What is MRR? To summarise, it’s monthly recurring revenue, but what is Contraction MMR? It’s a bit different.
This metric refers to the monthly recurring revenue lost from existing customers, whether they downgraded from their plans or failed to subscribe in a given month.
It does not include customers who canceled, but existing customers who reduced the amount of money you earn from them monthly.
This is a sign that something is wrong, and you must act fast. Thankfully, they’ve not canceled yet, which is good.
However, they are reducing the number of users in the plan. Some are downgrading, while others are missing their payments.
What could be the problem?
You have to study this sign and improve on the value you are offering. When there is contraction, it’s always a value problem. Customers are downgrading because they are not getting enough value for the pricey plans they are on.
They are also reducing the number of users on their plans because you charge per user, and they don’t see the point in having multiple user accounts. Don’t ignore this warning sign because it can lead to high churn rates.
4. Average Revenue Per User (ARPU)
Average Revenue Per User is the total revenue generated from each active user in a month. You can calculate this for all your customers by dividing your MRR by the number of active customers you have.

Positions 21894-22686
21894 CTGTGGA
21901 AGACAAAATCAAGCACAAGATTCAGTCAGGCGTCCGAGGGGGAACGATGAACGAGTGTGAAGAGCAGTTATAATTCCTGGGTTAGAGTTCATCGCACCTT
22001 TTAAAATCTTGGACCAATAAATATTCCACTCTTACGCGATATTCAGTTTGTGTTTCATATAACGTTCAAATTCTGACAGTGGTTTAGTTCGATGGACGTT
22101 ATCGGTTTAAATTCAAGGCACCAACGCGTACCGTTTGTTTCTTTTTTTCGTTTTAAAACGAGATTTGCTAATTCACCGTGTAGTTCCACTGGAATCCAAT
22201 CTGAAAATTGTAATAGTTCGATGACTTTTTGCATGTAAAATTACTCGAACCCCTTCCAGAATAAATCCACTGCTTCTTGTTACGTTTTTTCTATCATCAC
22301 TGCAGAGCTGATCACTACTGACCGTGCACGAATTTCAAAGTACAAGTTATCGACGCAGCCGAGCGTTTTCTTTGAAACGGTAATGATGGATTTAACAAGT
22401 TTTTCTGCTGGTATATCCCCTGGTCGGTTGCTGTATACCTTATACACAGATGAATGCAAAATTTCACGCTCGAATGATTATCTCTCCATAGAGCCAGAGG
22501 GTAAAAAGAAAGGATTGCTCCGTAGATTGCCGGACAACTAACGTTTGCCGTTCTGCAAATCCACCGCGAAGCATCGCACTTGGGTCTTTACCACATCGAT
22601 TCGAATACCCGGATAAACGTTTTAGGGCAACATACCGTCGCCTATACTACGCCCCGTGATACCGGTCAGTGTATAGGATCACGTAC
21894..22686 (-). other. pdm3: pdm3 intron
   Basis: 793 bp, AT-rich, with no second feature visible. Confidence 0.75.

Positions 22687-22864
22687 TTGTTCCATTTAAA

You calculate the ARPU for only active users because they are the ones that generate revenue for you.
Calculating for total users will include customers that are on free plans and trial version users who do not generate any income.
This is important because the data obtained from this metric calculation shows you that your MRR connects to your ARPU due to active users.
Hence, if you can increase your ARPU, your MRR will also increase. With this information, you can determine what options are available for you to scale.
You’ll realize that having more customers with low ARPU isn’t a viable means to scale your business.
You have to maintain a high volume of customers by giving them support. Unfortunately, this will be expensive, but growth is impossible when you earn less from customers. Having a few customers with high ARPU shows that you don’t need more customers to succeed.
You can use a range of strategies to do this, including:
- In-app purchases
- Adding more value
- Conducting price variations
5. Customer Acquisition Cost (CAC)
As its description suggests, CAC is the amount spent to get one new customer.
You can calculate CAC by dividing the amount spent to acquire new customers by the total number of customers acquired.
This can vary for different companies. For instance, some companies prefer to calculate the cost of acquiring customers based on ad expenditure. Others include everything spent from ads to transportation and tools used in the process.
Whichever way you choose, ensure you are using this metric. It’s important because you will use it to determine if you are making a profit or not. If you spend more money to get customers but make less on revenue, you are running at a loss.
Profit is when you are making more money from the customers you acquired after spending less in the acquisition process. From this data, you can increase your pricing to match up, lower your ad cost and grow organically if you are not making a profit.
If you want to learn more about CAC, check out this complete guide for Customer Acquisition Cost.